This Is Why The Sims Have Their Own Language

by : Julia Banim on : 16 Jun 2021 15:09
This Is Why The Sims Have Their Own Language@krizia_bajos/TikTok/EA

A professional voice artist has revealed the real reason why Sims have their own unique language, and it actually makes complete sense.

As a long-time fan of The Sims, I have always accepted that the characters had their own language, viewing the game as a quirky little world separate from our own.


Now, however, it seems there’s more to it than initially meets the eye.

Check it out below:


Taking to TikTok, Krizia Bajos explained that Sims speak Simlish ‘because everyone from around the world loves to play it.’


Krizia, who has worked as a voice actor on The Sims herself, continued:

So we make it accessible to everyone’s language. Nobody feels excluded, everybody can feel included because it’s not a particular language. So that makes it beautiful, like The Sims can be played by everybody.

Everybody understands what’s going on without having to understand exactly what the words mean but just by inflection and motion, the way us actors act it out will help you understand what’s happening in a scene and what’s going on with the interaction with all the Sims.

Simlish (@krizia_bajos/TikTok)@krizia_bajos/TikTok

The Sims franchise has sold almost 200 million copies worldwide since the first game was released in 2000, going on to become one of the best-selling video game series ever made.


The Sims audio director Robi Kauker told The Verge Simlish has more in common with baby talk than with the English language.

Kauker said:

From the very beginning, it was about serving gameplay. He [creator and game designer Will Wright] wanted the idea of emotions to resonate with people, but he didn’t want the Sims to say anything that were meaningful so not to mess with the characters’ storytelling.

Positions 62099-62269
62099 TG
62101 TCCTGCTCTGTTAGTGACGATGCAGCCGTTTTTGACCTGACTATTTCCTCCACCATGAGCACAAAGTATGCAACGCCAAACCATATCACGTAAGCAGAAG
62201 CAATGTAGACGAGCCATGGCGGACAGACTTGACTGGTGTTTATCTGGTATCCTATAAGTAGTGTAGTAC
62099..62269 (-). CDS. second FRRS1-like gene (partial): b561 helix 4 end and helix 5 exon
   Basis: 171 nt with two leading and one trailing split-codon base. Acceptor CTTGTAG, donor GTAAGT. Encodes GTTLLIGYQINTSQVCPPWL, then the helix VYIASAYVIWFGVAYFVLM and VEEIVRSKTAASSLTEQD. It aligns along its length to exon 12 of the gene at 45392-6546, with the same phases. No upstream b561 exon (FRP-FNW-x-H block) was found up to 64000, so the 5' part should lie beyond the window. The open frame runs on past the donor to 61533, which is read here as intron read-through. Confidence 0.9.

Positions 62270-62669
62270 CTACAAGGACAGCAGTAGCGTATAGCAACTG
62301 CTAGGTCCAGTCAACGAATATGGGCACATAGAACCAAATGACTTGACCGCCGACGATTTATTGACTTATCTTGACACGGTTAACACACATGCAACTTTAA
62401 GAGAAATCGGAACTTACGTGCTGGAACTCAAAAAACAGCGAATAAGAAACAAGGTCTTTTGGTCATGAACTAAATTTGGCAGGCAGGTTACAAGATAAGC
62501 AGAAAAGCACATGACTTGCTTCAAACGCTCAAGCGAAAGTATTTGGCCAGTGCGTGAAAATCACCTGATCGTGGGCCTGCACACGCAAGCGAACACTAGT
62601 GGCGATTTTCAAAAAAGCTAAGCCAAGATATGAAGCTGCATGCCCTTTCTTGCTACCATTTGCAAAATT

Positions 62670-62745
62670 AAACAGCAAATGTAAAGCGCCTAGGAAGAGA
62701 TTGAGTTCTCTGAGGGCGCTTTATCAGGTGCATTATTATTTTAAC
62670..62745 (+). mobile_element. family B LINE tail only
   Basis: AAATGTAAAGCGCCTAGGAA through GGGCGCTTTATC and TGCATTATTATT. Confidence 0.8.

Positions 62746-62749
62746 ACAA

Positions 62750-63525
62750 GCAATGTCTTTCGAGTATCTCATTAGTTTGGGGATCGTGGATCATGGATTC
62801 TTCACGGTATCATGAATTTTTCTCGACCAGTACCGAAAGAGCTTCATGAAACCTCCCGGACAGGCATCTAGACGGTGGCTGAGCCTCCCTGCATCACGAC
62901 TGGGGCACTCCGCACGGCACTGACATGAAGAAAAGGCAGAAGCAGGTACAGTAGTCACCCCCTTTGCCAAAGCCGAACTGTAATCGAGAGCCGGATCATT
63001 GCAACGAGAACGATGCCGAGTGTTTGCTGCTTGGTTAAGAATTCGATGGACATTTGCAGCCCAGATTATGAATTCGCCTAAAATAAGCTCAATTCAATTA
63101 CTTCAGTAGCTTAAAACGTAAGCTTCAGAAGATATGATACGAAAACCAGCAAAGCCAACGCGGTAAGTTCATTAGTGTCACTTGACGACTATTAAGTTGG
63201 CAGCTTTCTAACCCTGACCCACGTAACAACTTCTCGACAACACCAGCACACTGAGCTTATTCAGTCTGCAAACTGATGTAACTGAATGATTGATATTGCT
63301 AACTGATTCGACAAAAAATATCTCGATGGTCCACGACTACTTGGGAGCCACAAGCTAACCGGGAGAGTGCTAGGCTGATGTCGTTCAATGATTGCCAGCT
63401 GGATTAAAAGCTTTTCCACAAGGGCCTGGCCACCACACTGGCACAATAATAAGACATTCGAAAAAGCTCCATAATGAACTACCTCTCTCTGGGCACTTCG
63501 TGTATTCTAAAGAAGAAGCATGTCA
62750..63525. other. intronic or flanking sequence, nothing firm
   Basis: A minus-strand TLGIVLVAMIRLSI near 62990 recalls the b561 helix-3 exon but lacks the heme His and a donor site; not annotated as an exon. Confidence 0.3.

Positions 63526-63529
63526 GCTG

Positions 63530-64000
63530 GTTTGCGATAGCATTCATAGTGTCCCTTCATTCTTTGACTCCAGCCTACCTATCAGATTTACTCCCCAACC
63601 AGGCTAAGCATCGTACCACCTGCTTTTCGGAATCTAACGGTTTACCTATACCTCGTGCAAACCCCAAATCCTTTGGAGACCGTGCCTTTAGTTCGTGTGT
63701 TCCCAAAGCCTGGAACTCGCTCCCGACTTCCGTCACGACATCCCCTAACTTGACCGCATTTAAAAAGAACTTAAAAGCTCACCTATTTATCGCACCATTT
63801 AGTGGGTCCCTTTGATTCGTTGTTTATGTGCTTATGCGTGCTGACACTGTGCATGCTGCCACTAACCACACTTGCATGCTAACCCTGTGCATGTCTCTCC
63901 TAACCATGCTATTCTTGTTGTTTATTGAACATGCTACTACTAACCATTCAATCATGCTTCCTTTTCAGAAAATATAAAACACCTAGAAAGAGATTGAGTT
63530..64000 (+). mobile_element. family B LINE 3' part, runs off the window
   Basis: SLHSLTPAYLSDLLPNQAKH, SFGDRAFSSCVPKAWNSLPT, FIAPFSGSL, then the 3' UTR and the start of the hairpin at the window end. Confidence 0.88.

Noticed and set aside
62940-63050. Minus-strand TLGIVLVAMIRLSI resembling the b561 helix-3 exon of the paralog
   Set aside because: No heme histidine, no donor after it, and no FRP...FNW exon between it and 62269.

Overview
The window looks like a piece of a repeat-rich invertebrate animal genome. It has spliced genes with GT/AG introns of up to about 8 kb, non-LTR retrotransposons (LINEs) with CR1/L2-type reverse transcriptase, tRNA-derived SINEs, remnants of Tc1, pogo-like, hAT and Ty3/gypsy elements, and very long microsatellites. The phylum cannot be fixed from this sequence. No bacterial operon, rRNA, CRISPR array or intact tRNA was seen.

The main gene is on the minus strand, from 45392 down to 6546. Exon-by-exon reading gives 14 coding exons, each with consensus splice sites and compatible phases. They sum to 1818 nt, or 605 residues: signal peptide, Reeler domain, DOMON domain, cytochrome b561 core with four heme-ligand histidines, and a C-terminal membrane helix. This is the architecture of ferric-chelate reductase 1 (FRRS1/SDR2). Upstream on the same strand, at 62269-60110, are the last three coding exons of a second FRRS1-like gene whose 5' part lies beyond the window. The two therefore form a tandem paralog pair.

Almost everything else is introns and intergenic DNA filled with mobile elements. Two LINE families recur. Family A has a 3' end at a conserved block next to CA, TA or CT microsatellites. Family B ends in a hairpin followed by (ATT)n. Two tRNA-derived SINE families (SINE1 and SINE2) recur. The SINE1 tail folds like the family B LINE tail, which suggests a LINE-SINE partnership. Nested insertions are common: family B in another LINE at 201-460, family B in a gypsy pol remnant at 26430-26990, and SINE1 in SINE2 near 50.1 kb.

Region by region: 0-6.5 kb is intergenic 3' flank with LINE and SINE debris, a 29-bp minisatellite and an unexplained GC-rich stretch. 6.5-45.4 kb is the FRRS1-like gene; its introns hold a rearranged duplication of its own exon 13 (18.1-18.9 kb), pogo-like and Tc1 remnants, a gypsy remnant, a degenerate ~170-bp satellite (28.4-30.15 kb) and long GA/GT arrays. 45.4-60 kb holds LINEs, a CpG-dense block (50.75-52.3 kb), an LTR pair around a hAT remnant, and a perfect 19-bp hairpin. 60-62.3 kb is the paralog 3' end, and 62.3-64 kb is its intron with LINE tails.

Guitar skills (Electronic Arts)Electronic Arts

The process of recording Simlish reportedly involves voice actors being shown an animation and word count plus a time, before using their own creative talents to bring the language to life.

The overall aim is to get enough of an emotional response from the actors to give the Sims some relatable humanity, all while keeping the vocabulary pure, incomprehensible gobbledygook.

Game designers may then choose to extend the audio or else chop it up into spliced phrases. This audio will then be entered into the game, helping to create the iconic little bubble of escapism so many of us have found refuge in over the years.

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Julia Banim

Jules studied English Literature with Creative Writing at Lancaster University before earning her masters in International Relations at Leiden University in The Netherlands (Hoi!). She then trained as a journalist through News Associates in Manchester. Jules has previously worked as a mental health blogger, copywriter and freelancer for various publications.

Topics: Gaming, language, Now


Krizia Bajos/TikTok and 1 other
  1. Krizia Bajos/TikTok


  2. The Verge